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Milford Beacon
  • Dr. Pierson talks about Alzheimer's at lunch brunch

  • Dr. Judy Pierson offered some facts and tips on how to battle the trend of cognitive decline at The Delaware Hospice's lunch brunch last week.
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  • Dr. Judy Pierson offered some facts and tips on how to battle the trend of cognitive decline at The Delaware Hospice's lunch brunch last week.
    According to Dr. Pierson, one in every eight older Americans is now living with Alzheimer's disease. One prediction is that the number of people with Alzheimer's disease will double every 20 years.
    Dr. Pierson stated that many experts and studies indicate that dementia can be prevented or at least delayed. In 2010, experts at the National Institute of Health examined and reported on strategies proved to be statistically significant in helping the mind stay sharp:
    Physical Activity. Exercise has been shown to reduce the risk of dementia by 30-40%. Volunteers who walked 40 minutes, 3 days a week, actually grew the hippocampus, or part of the brain associated with memory and learning. Exercise results in brains that are more efficient, plastic, and adaptive. Most research suggests a combination of weight training and aerobic activity as the best way to combat age-related problems.
    Brain Stimulation through New Experiences. Research shows that those seeking out new experiences, studying new things, or engaging in mentally stimulating activities are up to 50% less likely to develop dementia. Combining intellectual stimulation and social connection may boost the brain even more. Consider volunteering, joining a book club, or checking out a discussion group.
    Diet. According to AARP, a heart-friendly Mediterranean style diet of fish, vegetables, fruit, nuts, beans, and plant-based oils can reduce the risk of Alzheimer's disease by from 34 to 48%. This diet reduces the risk of stroke and heart-related conditions, may lower inflammation in the body, and is rich in anti-oxidants. Anti-oxidants neutralize "free radicals" which break down neurons in the brains. Good sources include blueberries, colorful fruits, whole grain cereal, nuts, fish, sweet potatoes, crunchy vegetables, green leafy vegetables, green tea, soy beans, lentils, and split peas. Herbs and spices high in anti-oxidants include black pepper, oregano, basil, parsley, ginger, cinnamon, and vanilla. The active ingredient in turmeric, curcumin, appears to reduce plaques thought to be a key cause of Alzheimer's disease, explaining why people from India have a lower incidence of the disease. Omega-3 fatty acids found in fish oil appear to improve brain functioning.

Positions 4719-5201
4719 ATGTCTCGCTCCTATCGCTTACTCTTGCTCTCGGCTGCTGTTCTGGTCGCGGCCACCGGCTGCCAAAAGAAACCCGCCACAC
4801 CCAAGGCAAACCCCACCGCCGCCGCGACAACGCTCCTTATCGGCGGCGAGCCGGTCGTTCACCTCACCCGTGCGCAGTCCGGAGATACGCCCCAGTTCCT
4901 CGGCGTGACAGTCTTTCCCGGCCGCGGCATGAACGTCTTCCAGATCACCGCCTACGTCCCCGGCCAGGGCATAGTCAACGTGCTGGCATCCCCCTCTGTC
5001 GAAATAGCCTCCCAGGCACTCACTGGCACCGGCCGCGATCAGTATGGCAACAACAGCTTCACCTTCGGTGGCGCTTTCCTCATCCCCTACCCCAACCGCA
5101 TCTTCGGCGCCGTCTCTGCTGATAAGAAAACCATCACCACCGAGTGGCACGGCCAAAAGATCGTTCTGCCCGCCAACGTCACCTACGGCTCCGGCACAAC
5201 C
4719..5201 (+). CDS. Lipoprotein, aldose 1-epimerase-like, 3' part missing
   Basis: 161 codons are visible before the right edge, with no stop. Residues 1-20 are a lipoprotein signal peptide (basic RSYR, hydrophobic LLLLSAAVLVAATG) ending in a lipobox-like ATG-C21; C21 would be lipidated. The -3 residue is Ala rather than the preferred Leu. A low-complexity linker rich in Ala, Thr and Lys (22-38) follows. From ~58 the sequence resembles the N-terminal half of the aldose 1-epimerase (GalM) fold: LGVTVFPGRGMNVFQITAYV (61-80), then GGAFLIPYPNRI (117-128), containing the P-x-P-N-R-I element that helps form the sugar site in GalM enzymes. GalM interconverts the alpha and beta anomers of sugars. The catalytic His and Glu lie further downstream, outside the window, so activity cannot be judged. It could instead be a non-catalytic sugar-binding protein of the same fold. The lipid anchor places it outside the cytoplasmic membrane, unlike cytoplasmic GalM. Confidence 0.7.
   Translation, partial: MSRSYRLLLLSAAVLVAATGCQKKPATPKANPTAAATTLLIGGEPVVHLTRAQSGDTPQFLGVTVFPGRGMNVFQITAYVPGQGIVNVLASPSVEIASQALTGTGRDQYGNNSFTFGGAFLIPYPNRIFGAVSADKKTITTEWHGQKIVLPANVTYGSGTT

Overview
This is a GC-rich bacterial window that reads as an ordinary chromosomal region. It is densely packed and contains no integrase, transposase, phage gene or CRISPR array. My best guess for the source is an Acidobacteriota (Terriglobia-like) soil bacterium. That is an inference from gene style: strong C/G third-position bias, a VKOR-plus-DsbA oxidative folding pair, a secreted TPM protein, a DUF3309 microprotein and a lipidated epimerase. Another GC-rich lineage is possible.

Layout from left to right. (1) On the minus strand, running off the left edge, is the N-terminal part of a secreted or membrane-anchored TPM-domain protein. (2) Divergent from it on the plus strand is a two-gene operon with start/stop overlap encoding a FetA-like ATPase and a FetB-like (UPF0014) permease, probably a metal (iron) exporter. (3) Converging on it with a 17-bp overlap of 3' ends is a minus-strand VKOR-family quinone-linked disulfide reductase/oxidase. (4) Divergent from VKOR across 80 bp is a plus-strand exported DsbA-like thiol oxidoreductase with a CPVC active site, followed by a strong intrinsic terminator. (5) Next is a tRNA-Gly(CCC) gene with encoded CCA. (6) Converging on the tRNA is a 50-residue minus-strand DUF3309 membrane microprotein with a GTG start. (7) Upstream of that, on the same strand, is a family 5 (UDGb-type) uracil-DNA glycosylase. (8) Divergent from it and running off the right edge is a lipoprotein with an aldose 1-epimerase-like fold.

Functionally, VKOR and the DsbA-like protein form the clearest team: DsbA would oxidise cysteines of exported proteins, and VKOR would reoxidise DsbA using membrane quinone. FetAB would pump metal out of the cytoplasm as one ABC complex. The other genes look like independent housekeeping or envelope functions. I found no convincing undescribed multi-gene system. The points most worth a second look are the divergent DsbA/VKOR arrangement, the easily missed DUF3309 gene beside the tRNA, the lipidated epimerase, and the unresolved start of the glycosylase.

Find Ways to Relax. Those who experience chronic levels of stress may be three times more likely to develop Alzheimer's. Meditation can effectively manage stress. Research has also shown that simple acts of self-soothing, such as taking deep breaths, talking to a friend, or stepping out for fresh air can stop the cascade of stress hormones and relax mind and body.
    Battle Depression. Depression impairs cognition at any age, and appears to predispose people to dementia. Most people respond well to psychotherapy and anti-depressants. Anyone feeling down for more than two weeks should talk to a doctor.
    Page 2 of 2 - Sleep. Experts believe that sleep is one of the best ways to improve memory, and 7-9 hours of sleep a night is best.
    Set Goals and Live a Purposeful Life. Rush University conducted a study and found that those who approached life with goals and clear intentions were less likely to develop Alzheimer's.
    Stay Connected. A rich social life appears to reduce the risk of dementia. In one study, people did better on a memory test after just a 10-minute conversation with another person. Activities involving social and mental activities may be especially beneficial, such as playing cards, joining a book club, playing Ma Jong, talking cultural trips with others, or attending health seminars.
    For more information, visit delawarehospice.org.

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